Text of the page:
One the other hand, Wrath allows the ghosts to upgrade their brigade of their three base monsters. The more Wrath, the stronger the monsters become and the fact every upgrade often transform the monsters in a whole new kind, it feels absolutely amazing to start out with a little rat and ending on a giant minotaur. However the best thing about it, is that Wrath can only be earned when the hero levels-up, in order to prevent an overpowered snowballing. If a player is good as human, he will face more powerful monsters earlier on since ghosts gain more and quicker Wrath. A great way to balance a local multiplayer game in a playful manner without forcing any restriction upon the players.
Even then, the great things don´t stop there when it comes to the local human vs ghosts theme. Even though dozens of monsters unleash themselves onto the lonely hero, with the help of traps and much more. Yet as soon as he reaches level 10, it becomes possible to summon a gate to the final boss, opening the possibility to win the game. Naturally the giant bosses, ranging from hydras to sea monsters, aren´t AI controlled but entirely by the ghosts, each taking over another part of their body. One can walk, another one shoots fire etc and that´s a genius idea. Having the final showdown be a literal, direct fight between both sides feels amazingly satisfying, especially in bigger groups. Sadly a well working team can obliterate a hero if he´s too careless and once someone dies three times, their names and existence will be erased, leading to a game-over and grant the one with the most points, no matter if ghost or human, the win. So Crawl isn´t entirely about rushing to the boss but rather if you think you´re up to the challenge since the toll for failing is severe.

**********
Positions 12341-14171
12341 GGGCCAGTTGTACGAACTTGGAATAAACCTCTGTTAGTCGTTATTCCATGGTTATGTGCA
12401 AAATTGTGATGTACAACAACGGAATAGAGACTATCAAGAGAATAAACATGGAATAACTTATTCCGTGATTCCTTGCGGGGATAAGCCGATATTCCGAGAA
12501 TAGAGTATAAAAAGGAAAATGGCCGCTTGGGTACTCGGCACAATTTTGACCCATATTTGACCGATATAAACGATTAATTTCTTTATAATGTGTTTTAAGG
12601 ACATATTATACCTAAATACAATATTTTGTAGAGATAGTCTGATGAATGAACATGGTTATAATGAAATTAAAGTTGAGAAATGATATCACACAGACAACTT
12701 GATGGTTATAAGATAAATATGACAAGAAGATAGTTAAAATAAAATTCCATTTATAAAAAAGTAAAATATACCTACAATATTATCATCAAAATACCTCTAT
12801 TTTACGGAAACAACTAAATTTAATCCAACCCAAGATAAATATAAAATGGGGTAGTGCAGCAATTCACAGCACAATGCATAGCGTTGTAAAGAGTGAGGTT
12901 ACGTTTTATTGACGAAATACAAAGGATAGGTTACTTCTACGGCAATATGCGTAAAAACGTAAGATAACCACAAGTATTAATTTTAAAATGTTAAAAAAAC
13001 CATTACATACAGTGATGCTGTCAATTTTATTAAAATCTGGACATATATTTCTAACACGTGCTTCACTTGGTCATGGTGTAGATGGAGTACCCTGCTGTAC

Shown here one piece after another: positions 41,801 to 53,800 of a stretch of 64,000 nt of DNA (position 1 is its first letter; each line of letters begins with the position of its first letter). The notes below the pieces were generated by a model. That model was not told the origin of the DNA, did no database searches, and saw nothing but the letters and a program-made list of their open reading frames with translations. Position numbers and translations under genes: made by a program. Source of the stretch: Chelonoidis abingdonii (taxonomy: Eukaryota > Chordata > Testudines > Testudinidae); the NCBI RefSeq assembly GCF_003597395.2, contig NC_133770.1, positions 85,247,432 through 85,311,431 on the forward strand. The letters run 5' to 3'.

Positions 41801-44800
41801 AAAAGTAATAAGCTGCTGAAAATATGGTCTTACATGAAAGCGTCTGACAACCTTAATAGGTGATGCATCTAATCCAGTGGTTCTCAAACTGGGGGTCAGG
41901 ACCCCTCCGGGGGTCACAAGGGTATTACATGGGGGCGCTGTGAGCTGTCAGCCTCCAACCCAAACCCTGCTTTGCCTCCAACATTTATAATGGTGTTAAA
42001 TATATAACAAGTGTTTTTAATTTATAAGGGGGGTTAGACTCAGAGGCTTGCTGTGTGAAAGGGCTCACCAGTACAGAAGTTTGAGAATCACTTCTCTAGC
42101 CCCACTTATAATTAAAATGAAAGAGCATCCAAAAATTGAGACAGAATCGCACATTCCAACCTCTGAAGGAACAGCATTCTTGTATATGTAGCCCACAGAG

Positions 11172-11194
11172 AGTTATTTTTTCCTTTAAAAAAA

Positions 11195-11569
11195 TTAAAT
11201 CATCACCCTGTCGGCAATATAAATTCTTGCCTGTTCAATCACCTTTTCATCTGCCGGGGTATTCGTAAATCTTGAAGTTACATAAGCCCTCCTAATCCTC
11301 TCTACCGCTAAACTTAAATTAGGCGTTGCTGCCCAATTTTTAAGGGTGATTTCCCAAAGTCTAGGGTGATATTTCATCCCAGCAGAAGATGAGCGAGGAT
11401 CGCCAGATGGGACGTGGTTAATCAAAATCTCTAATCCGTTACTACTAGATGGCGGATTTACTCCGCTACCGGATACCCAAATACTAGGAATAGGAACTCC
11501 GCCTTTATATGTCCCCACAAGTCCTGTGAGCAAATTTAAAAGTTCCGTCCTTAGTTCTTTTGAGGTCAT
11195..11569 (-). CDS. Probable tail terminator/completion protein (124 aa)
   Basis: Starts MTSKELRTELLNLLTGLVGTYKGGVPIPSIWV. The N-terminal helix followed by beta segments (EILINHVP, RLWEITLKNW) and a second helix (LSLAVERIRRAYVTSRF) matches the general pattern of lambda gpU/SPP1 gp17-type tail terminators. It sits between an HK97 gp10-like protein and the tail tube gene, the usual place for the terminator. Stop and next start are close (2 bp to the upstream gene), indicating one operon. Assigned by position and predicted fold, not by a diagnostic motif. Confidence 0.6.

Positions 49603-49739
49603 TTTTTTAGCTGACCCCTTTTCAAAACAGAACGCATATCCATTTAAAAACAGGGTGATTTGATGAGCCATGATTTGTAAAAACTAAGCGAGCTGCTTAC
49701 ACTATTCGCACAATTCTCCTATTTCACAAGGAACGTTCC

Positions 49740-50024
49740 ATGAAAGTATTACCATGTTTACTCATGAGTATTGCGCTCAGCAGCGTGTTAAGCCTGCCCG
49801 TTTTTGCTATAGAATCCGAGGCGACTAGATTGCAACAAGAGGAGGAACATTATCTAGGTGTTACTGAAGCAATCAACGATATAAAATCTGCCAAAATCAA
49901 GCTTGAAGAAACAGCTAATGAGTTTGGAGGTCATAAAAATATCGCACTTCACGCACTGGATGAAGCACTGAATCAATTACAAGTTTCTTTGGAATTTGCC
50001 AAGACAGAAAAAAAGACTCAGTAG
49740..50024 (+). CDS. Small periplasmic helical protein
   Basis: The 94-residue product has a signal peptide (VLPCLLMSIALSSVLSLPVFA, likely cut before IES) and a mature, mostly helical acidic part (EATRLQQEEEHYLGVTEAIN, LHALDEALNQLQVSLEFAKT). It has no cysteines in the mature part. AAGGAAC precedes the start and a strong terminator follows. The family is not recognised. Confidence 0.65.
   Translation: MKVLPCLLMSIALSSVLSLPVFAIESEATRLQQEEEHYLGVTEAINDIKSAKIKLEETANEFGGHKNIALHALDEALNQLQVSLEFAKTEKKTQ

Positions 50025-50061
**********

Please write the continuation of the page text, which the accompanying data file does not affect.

Unfortunately, as great as Crawl might work when the ghosts manage to cooperate, as dependant it is on this factor. If he monster players don´t play together, are way worse than the hero or a whole different problem, every system starts to backfire. Enemies become way too easy to fight, there are no cool tactics to catch the human off guard and the end boss becomes a messy cake-walk. Be it with the only rudimentary bots, due to the lack of 4 players, or because the skill level is too much apart, Crawl relies sometimes a bit too heavily on the “human balancing”.
Without a doubt, Crawl should definitely be played in a group of friends, 3-4 in a best case scenario but damn what a great game it is. Offering a chaotic local multiplayer game with a unique concept, superb design and fleshed out mechanics. Fighting dozens of player controlled monsters, discussing tactics with your friends or controlling the giant end bosses, packed in a classic rogue-like dungeon crawler isn´t only fantastic and theory but in practice as well! I fell in love with it in an instant and after spending some time in solo and coop mode there´s no doubt, that Crawl may very well be the best local multiplayer game on the Switch.
[A Review Code was provided by Powerhoof]